Reviews roundup – Blackmore’s Night vs. Machine Mass vs. The Songs Of Don Williams
Is It Christmas already? It must be in Castle Blackmore as they’ve decided to give themselves some cash for Crimbo.
This comes hot on the heels of the “To the Moon and Back-20 Years and Beyond” package which saw a couple of new tunes stuffed in amongst the oldies. And now here’s “Winter Carols” which sees a bunch of oldies enhanced with 3 new tunes. Deja and vu. Now don’t get me wrong, I’m quite partial to a bit of hey nonny no, courtesy of Mr and Mrs Blackmore, and if you didn’t get this the first time round then it’s actually rather enjoyable. But long time fans will be feeling milked.
The three new numbers are versions of ‘Deck The Halls’, ‘God Rest Ye Merry Gentlemen’ and ‘O Christmas Tree’, all done in just the manner you would expect although for some reason they’re pushing “Wish You Were Here” (the Rednex song not the Pink Floyd on) as the single. Those of you with long memories will recall that being on the Blackmores Night debut album “Shadow of the Moon” which came out in 1997.
If I was hearing these tunes for the first time I would have enjoyed this a lot more than I did this time, but if you’re looking for some medieval minstrelry for your Christmas celebrations and didn’t buy this the first time round. Or the second time around which was when the live tracks first appeared, then give it a go.
Well now. I was never a Hendrix fan but I definitely liked this. Which may be a bad thing if you’re trying to get Hendrix fans to pony up for it.
What you’re getting is some serious jazz fusion, recorded live in the studio with no overdubs from some ridiculously talented musicians. It’s a trio of keyboardist, Antoine Guenet (The Wrong Object; Sh.TG.N; Univers Zero), guitarist Michel Delville (The Wrong Object; douBt; Alex Maguire Sextet) and drummer Anthony Bianco (douBt; Elton Dean; Dave Liebman) and they certainly know how to rip a new one through some old material.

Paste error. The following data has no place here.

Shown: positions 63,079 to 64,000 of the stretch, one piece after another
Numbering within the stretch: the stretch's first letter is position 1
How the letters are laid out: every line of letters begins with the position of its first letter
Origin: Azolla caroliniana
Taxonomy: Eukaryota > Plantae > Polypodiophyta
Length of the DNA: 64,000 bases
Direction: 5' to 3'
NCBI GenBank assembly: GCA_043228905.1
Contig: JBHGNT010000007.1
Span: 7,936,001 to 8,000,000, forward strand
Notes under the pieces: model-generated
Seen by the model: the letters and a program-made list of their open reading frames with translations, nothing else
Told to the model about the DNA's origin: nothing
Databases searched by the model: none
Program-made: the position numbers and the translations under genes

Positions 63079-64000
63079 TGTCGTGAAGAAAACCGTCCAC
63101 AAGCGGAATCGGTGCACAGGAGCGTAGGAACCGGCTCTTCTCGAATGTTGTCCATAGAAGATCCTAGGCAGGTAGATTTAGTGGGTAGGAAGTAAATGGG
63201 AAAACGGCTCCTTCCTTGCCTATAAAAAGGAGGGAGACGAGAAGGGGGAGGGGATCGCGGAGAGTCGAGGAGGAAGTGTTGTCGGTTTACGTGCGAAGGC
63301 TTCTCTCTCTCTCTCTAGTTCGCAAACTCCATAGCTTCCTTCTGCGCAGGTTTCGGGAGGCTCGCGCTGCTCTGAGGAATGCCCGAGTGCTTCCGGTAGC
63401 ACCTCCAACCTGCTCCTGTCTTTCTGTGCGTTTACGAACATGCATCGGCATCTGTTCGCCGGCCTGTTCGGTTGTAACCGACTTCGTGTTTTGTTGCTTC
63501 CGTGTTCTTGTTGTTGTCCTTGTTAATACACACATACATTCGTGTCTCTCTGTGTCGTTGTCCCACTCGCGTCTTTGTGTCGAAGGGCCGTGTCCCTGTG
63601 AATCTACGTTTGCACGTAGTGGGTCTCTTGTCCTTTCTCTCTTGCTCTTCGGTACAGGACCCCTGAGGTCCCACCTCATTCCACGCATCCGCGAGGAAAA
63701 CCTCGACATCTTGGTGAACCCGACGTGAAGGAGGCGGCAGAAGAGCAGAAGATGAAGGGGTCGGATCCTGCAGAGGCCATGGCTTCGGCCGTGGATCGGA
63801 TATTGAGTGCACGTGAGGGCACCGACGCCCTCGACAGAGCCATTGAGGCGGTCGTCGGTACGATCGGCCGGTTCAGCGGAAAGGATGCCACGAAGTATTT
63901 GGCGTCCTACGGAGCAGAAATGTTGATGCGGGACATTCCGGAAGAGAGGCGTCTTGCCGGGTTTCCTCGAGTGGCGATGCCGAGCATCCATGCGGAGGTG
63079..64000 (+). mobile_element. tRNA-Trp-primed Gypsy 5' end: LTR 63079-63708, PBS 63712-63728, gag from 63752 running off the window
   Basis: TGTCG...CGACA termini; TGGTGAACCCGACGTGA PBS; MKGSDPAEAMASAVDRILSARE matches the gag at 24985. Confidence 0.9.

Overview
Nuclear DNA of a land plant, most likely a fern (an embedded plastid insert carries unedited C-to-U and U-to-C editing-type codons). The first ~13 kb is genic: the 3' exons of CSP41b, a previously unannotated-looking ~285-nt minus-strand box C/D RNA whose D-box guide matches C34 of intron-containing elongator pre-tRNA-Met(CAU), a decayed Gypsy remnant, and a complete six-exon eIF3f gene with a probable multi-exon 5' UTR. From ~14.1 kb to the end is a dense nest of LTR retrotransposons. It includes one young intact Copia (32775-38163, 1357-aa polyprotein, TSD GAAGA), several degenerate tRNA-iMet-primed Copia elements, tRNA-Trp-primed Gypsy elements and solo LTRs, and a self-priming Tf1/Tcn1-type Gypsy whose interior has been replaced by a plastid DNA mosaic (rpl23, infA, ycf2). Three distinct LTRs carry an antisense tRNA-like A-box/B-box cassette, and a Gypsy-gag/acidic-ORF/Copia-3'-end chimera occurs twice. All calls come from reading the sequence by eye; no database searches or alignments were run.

They’ve not went down the route of obscure album tracks. Instead they’ve taken the well known numbers from the back catalogue and completely reinterpreted them. They kick off with an eight minute version of ‘Third Stone From The Sun’ and you know right off the bat that this is going to be something different. You can’t pick a highlight when it’s a record stuffed with them but I have been drawn most often to their take on ‘Spanish Castle Magic’. A wild and wonderful offering.
Gentle Giants: The Songs Of Don Williams
I didn’t get round to playing this until after Don Williams died earlier this month. I’d been busy with own wife dying so listening to music wasn’t something I was interested in.
But I was brought up with country music. My deid Irish mammy ended up as secretary of the Scottish Country Music Fellowship in the eighties and I remember getting sat in the corner of the Berry Suite in Edinburgh on a Monday night when the Tuscon Country Music Club had their regular bash. Which meant I heard a lot of Don Williams as the seventies into the early eighties was when he was big in the UK.
However a tribute album subtitled “The Songs Of Don WIlliams” is a bit strange as he wasn’t a songwriter. He was a magnificent interpreter and his voice was rich. Without that voice it seems odd listening to songs he made his own. That’s not to say it isn’t good because it is. There are a handful of songs here that bear up to repeated plays with the Pistol Annies’ version of ‘Tulsa Time’, Dierks Bentley take on ‘Some Broken Hearts Never Mend’ and ‘Maggie’s Dream’ by Trisha Yearwood are absolute gems. But there are a few misses as well with Brandy Clark, Lady Antebellum and Alison Krauss the worst offenders.
It’s too late for a Don Williams revival but if even a handful of people pick up some of his seventies albums, then at least he won’t be forgotten.
St Columba’s Hospice Tribute Fund for Linda Hamilton